A mile outside the village, perimeter watched by Littlejohn, Nelson, Kirby and two of the resistance men, Saunders finally felt a little of the tension leave him. But none of the despair. He climbed to his feet and moved over to the small creek where Caje was attempting to wash the worst of the grime from Doc's face. The medic leaned back against a tree, propped where Caje set him. Saunders had been gratified to discover that the black eye seemed to be the worst of his injuries, rope burns aside, but Doc was almost catatonic. He hadn't opened his eyes, mumbling his unanswered requests of his creator until his voice gave out. Even now he sat so still that Saunders thought he must be asleep. A glance at Caje's worried face and a quick negative shake of the Cajun's head told him otherwise. As Caje ran the wet rag over Doc's bruised eye, the medic flinched away, the muscles in his arms tensing as if he would fend off the water, but lacked the strength to do so. Caje caught Saunders' eye, shrugging slim shoulders.
Kirby appeared out of the brush. He hitched the BAR into a more comfortable position and dropped to one knee next to Caje, staring into Doc's face but addressing the sergeant. "No sign of nobody, Sarge. Littlejohn an' me, we backtracked all the way to the village, went around an' then back again. Nothin'." He fell silent for a moment, brow furrowed in unaccustomed deliberation. "The Frenchies, they want blood." Kirby glanced at the creek where Doc's shirt twisted and turned in the current, anchored at the collar by a smooth rock. Downstream, the water ran red. He averted his gaze and found himself staring straight into Saunders' clear blue eyes.
Saunders didn't look away. "Can you blame 'em?"
Caje's hands froze for a moment, dark eyes not giving anything away, particularly not the shock he felt at this question from his by-the-book sergeant. He dropped the rag into the grass and sat back, drying his palms on his thighs. He could hear the low, urgent murmurs of a conversation between Christian and his men, some twenty yards away upstream.
"What are we gonna do, Sarge?" The Cajun kept his tone deliberately neutral, knowing that his own emotions were floating dangerously close to the surface. He reached into Doc's rucksack and pulled out a pack of sulfa powder, sprinkling some over his fingers, and then gently applied it to the torn skin surrounding the medic's eye. Doc turned his head away, grimacing. "Shh, it's okay, Doc, just gotta fix this."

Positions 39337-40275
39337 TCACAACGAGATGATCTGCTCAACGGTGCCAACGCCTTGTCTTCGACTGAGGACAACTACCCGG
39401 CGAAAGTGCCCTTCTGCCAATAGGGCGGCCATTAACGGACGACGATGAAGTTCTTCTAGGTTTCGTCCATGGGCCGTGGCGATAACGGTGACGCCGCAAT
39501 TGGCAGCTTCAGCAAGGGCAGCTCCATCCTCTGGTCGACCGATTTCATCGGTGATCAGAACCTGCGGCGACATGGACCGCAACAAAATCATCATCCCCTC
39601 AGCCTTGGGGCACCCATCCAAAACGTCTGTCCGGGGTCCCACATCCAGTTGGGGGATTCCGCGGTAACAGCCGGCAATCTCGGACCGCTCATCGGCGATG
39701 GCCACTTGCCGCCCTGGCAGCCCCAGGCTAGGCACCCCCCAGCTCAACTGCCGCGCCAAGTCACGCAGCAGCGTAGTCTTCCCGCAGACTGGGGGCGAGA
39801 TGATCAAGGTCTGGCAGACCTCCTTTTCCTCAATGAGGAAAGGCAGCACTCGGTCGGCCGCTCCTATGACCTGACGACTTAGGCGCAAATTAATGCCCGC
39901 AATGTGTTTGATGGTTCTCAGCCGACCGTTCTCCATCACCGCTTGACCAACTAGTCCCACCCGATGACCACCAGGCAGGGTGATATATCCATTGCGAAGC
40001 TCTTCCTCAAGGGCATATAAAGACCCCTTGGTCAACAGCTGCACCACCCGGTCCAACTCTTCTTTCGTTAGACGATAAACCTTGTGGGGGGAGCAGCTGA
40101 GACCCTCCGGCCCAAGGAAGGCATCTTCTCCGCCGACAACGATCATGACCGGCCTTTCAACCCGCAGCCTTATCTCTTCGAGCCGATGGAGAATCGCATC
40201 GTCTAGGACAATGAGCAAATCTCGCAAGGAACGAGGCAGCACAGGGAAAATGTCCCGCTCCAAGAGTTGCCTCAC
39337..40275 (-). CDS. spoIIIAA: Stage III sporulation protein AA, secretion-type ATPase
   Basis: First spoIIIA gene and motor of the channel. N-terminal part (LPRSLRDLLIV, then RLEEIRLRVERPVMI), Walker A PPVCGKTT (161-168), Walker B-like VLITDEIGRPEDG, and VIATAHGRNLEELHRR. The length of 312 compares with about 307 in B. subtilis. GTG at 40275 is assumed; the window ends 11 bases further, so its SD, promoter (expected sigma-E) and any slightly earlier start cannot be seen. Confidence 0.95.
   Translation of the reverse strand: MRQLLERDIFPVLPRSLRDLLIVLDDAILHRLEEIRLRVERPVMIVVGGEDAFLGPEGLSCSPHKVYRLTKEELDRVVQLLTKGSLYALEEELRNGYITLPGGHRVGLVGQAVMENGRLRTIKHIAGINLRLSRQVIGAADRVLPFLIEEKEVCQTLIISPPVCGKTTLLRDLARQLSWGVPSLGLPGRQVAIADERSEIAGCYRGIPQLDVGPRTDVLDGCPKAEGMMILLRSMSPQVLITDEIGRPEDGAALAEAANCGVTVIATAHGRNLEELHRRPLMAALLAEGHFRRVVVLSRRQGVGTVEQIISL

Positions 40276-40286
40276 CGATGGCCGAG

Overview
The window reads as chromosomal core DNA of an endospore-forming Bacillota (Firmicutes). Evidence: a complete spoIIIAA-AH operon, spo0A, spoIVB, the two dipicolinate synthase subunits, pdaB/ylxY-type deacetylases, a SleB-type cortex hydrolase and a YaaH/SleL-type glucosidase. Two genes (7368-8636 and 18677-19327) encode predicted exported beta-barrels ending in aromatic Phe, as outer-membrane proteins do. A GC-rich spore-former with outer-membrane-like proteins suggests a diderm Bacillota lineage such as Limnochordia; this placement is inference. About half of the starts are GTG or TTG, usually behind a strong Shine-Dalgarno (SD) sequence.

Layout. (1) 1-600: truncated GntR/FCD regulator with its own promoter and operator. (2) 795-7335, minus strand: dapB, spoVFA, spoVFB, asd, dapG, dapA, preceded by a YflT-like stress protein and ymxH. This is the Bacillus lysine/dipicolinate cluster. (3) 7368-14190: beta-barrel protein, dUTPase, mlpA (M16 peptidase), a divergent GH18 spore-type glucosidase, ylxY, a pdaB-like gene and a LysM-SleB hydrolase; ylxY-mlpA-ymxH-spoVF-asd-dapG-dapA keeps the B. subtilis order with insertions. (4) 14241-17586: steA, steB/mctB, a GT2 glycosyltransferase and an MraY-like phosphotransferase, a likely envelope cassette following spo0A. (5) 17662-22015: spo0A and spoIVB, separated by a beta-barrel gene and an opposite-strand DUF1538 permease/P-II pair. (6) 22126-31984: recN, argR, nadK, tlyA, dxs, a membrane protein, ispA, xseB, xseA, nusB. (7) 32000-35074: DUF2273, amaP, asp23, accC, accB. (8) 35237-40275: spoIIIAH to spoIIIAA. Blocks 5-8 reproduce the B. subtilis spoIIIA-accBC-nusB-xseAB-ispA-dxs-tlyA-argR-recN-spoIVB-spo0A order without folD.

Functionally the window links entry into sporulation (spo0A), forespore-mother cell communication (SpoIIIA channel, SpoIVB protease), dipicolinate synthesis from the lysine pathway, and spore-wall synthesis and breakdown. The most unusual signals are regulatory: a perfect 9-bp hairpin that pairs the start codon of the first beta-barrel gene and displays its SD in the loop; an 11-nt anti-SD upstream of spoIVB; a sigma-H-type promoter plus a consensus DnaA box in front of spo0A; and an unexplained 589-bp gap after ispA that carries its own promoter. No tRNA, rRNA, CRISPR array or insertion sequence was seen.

Not trusting his voice, Saunders just sat and watched his scout, seeing not Doc but a small girl, only three years old, crying over a skinned knee. Caje had scooped her up, whispering words of comfort in the child's native French. Little Josette had taken a shine to Caje the day they'd arrived in the village, although Saunders knew the Cajun was just as smitten. Josette's mother was dead, killed by the Nazis. Her father, Laurent, took care of her basic needs, but focused on destroying the Boche in his grief. Caje gave her silliness and taught her to play. He made puppets out of Kirby's socks, and flew kites with Doc's bandages for tails. In a few short days, Josette had learned to laugh. And now her mutilated body lay wrapped in a sheet, rowed up with the other children.
Saunders closed his eyes, forcing the images from his mind.
"Yeah, what are we gonna do, Sarge?" Kirby stood, restless energy emanating from him like heat from a stove. He rested his forearms on the long barrel of the BAR and studied the Maquis in their tight knot under an ancient tree. Once in awhile, one of them would look up, face hidden under a cap pulled low over the brow, and cast an eye around, ending with the Americans, then return to the group. Kirby frowned, wondering just why the very men he'd trusted with his life last night now made him itchy and anxious.
Hands on his knees, Saunders heaved himself upright, his weary muscles screaming in protest. "We're moving out. First light."
"Moving out? But...what about the…" Kirby waved his hands in useless circles.